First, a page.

Session ends; Sine Die set for May 29

May 7, 2019 by

Session ends; Sine Die set for May 29

Moderate Republicans abandon efforts on Medicaid/KanCare expansion

KanCare expansion – an effort to provide health care to 150,000 uninsured working Kansans – failed late on May 4 as moderate Republican members of the Kansas House of Representatives abandoned a bipartisan effort to force a vote on the issue in the Senate.

A coalition of Democrats, moderate Republicans, and even some conservative rural Kansas representatives vowed to hold the budget hostage until Senate President Susan Wagle and Majority Leader Jim Denning allowed the full Senate to vote on HB 2066, the bill that would expand KanCare.

While more than 70% of Kansans and majorities in both the House and Senate support expansion, four recalcitrant legislators – Wagle, Denning, House Speaker Ron Ryckman, and House Majority Leader Dan Hawkins – oppose it and have used their power to control what bills will be allowed to be debated to stymie the will of the Legislature and the electorate.

When the House dug in on the issue, voting repeatedly to not adopt the budget but send it back to conference, Wagle, Denning, Ryckman and Hawkins tried to punish them by cutting vital parts of the budget. Their tactic didn’t work. But neither would Wagle nor Denning allow a vote.

Eventually Denning promised that the Senate would take the issue up in January of next year. With this “promise,” moderate House Republicans abandoned the effort and voted to approve the budget leaving only the Democrats along with moderate Republican Diana Dierks and conservative Republicans Jesse Burris, Randy Garber, Michael Houser, and Trevor Jacobs voting NO. Garber and Jacobs represent communities (Horton and Fort Scott respectively) in which hospitals have been forced to close in part due to the state’s failure to expand KanCare.

Sadly, the working poor now have their fate in the hands of a man, Jim Denning, who has suggested to the press that insurance isn’t that helpful (he says his wife almost died and she has insurance) and that the poor can just go to the emergency room if they have a problem. And Denning has used his position as Majority Leader to fight against expansion at every turn. Yet, we are supposed to trust that he will make sure it comes up for a vote in January.

While HB 2066 – the expansion bill – has passed the House and so continues to be “alive” for the 2020 session, we can expect Denning and the other anti-expansion leaders in the Senate to seek the addition of “poison pills” to the bill in their attempt to kill it. And of course the addition of just one amendment to the bill would make it subject to a conference committee which would be made up of four anti-expansion Republicans and two pro-expansion Democrats.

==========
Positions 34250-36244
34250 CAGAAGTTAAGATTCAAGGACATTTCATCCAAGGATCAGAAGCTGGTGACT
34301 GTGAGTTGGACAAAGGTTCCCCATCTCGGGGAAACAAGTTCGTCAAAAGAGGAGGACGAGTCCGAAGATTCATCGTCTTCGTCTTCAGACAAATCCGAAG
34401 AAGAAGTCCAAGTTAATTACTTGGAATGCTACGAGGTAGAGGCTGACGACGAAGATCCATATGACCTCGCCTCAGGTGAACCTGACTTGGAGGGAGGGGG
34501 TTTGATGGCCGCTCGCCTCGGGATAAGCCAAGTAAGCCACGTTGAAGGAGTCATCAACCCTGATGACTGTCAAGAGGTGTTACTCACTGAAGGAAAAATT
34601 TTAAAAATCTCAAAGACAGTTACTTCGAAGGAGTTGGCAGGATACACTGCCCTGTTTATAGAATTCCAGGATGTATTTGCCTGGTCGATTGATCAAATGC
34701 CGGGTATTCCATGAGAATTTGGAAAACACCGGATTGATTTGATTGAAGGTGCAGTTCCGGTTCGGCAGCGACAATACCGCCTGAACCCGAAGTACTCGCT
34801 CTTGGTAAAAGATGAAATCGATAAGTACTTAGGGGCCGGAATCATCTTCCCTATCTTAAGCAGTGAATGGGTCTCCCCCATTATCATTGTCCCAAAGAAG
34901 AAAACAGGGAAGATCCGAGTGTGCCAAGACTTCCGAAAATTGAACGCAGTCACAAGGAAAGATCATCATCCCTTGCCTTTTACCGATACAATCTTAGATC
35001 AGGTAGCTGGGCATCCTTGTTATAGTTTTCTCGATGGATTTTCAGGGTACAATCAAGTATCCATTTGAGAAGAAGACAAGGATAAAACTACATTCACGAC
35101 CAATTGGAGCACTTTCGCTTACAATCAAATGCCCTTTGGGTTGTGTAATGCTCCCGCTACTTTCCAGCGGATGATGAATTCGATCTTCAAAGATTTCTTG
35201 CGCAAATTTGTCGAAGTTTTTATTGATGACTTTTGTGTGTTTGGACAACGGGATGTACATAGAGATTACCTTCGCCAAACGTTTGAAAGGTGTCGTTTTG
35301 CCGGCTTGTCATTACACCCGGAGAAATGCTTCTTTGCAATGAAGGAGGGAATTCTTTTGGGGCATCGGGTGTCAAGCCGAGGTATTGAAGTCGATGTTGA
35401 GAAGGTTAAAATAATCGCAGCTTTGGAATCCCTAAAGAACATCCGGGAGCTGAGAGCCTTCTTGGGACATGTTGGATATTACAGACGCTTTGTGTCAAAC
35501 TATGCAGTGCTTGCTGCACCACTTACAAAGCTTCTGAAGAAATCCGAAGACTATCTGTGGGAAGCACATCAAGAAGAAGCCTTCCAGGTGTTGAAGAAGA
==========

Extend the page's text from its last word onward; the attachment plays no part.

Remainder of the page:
Given Denning’s “promise,” this would be our expectation – that the Senate put HB 2066 on the floor for a vote in January and that the bill will be on the Governor’s desk for her signature by February 1. This is only possible if Denning keeps his word and if moderate Republicans stand up firmly and demand that Wagle, Denning, Ryckman, and Hawkins stop their obstructionism.

Multi-National Corporations are the big winners

Picking winners and losers in the actions of this Legislature is easy.

The working poor lost – they will go at least another year without health care.

Multi-national corporations and the highest earning individuals are the winners. At the end of the session, the House and Senate adopted HB 2033, a somewhat watered down version of the massive corporate tax cut vetoed earlier in the session by Governor Laura Kelly. The bill will cost the state about $245 million over three years.

Some in the Legislature are trying to focus on a provision in the bill dealing with sales tax on groceries. Don’t be fooled – while this bill could reduce the sales tax on food, it is not guaranteed because a reduction in the food sales tax is tied to increases in collections of the compensating use tax. It those collections go up, the food sales tax might come down. If all the assumptions made in crafting the bill turn out to be correct, the food sales tax could drop from 6.5% today to 6.0% in 2021 and then to 5.4% in 2022.

So the bill contains guarantees for multi-national corporations and wishes for the rest of us. But it passed 83 to 41 in the House with one Republican (Pannbacker) voting NO and one Democrat (Pittman) voting YES and 27 to 13 in the Senate with two Republicans (Pilcher-Cook and Skubal) joining all the Democrats in voting NO.

We have yet to see if Governor Kelly vetoes this bill or not.